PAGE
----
Catalunya: 'Only the People Save the People'
Against the Current vol. 192

Ostrach, Bayla

Publisher:  Against the Current
Date Written:  01/01/2018
Year Published:  2018  
Resource Type:  Article
Cx Number:  CX23278




The Spanish government ordered shock troops to beat nearly 900 Catalan citizens attempting to peacefully vote. They prevented an estimated 770,000 people from voting, or stole their ballots. Amid all of that, one of Arnold's most poignant posts revealed that his grandfather fought with the revolutionary left POUM (Party of Marxist Unity) in the 1930s, rising to become a highly ranked party official. He disclosed his family's role in that historic defense against Spanish fascist violence, with the simple explanation that he "needed to show his children he would not risk their future."

Arnold is not otherwise one of the most radical of the more than a hundred castellers (human tower builders, a traditional Catalan community activity increasingly open to immigrants and refugees) among whom I've conducted ongoing ethnography. This included marching in anti-gentrification rallies, attending feminist protocol trainings, and observing day-to-day life during stretches of fieldwork over the past two years.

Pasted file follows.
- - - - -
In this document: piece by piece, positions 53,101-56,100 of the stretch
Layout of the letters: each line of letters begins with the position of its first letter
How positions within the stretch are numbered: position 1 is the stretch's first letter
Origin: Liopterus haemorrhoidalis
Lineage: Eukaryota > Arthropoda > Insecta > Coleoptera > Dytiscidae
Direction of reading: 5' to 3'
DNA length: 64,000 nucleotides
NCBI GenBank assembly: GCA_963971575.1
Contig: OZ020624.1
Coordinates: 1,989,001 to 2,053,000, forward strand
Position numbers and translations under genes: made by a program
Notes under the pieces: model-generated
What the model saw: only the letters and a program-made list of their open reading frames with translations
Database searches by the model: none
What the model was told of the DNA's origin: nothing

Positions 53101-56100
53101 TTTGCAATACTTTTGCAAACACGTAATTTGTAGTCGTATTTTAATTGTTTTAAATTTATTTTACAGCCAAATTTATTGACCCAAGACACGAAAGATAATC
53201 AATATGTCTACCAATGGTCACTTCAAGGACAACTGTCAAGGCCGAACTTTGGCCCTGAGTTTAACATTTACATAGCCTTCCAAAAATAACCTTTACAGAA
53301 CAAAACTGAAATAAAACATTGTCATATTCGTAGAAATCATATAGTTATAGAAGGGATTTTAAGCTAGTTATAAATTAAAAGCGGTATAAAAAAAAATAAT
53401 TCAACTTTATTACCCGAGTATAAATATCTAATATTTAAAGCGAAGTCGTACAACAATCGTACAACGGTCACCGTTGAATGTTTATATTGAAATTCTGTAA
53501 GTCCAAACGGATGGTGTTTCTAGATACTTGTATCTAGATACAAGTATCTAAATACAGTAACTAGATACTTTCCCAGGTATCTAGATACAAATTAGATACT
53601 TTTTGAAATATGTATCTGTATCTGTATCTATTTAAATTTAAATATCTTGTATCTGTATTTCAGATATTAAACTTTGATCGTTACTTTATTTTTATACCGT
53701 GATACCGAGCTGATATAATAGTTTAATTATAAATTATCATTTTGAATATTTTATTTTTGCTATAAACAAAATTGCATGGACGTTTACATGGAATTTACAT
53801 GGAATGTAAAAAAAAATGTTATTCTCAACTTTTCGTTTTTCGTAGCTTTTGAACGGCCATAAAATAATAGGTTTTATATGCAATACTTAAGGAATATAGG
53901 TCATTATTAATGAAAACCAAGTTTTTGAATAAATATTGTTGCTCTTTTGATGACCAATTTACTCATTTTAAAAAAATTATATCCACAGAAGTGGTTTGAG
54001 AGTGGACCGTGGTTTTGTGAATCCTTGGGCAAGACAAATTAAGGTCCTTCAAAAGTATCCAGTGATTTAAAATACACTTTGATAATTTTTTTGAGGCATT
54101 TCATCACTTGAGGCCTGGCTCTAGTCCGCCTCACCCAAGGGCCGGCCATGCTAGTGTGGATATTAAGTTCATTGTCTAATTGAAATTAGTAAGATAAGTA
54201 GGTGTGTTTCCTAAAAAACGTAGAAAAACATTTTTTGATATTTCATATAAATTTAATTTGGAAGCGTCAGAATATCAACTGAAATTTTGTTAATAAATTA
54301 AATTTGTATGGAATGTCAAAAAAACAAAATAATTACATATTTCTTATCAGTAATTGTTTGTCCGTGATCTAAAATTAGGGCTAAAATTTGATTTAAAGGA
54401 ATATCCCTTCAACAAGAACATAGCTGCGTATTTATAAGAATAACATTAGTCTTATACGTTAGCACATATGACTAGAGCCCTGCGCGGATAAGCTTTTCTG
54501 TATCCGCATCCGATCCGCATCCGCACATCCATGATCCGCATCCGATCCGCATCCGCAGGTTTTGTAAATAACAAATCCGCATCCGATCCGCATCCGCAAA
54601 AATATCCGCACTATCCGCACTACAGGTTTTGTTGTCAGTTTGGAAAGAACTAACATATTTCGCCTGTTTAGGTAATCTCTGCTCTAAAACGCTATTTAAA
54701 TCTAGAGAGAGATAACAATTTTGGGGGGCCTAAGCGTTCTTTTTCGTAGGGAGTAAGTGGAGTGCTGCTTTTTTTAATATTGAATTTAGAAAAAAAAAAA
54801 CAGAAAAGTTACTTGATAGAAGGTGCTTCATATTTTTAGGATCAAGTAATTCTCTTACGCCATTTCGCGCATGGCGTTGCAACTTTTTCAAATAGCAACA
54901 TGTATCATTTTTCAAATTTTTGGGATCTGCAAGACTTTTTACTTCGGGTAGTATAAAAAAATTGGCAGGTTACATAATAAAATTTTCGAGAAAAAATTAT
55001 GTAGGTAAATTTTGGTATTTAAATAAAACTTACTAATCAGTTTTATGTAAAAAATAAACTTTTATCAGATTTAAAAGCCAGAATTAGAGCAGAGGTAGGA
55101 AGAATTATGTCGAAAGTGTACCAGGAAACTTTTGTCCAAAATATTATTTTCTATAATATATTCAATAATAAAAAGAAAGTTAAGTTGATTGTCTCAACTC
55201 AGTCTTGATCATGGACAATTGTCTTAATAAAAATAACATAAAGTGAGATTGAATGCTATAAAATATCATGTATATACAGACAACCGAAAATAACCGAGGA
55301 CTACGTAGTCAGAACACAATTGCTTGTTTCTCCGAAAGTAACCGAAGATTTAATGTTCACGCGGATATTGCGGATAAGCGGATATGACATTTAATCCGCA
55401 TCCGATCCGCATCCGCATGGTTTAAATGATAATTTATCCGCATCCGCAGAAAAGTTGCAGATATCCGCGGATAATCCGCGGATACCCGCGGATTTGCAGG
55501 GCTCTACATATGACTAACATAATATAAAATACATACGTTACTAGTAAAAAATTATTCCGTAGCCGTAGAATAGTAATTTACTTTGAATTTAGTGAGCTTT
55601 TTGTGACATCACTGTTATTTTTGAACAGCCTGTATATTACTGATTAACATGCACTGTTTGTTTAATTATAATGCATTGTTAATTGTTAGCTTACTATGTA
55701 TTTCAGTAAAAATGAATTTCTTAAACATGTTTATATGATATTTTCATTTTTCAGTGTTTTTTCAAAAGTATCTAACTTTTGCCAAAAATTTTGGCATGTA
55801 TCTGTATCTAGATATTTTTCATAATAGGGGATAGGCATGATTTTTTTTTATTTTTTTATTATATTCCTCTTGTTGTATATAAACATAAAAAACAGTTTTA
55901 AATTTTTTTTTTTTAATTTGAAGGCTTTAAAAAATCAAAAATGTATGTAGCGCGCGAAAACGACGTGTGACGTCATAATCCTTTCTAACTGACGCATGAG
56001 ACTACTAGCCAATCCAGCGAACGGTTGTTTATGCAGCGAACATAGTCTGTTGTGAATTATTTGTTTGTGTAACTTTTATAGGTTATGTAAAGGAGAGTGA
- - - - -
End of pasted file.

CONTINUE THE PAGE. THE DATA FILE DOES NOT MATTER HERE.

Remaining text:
Nor is he as politically outspoken as the many Catalans and immigrants to Catalunya among whom I spent time in 2012-2013, and periodically since, doing ethnographic research about the publicly funded health system. But something about the preparation for and day of the referendum, Spain's violence in reaction to it, and the escalating coup since elected leaders of Catalunya declared a fully separate Republic of Catalunya in October, provokes more overt expressions of independentist feeling than I’d seen among my friends, comrades and research participants.


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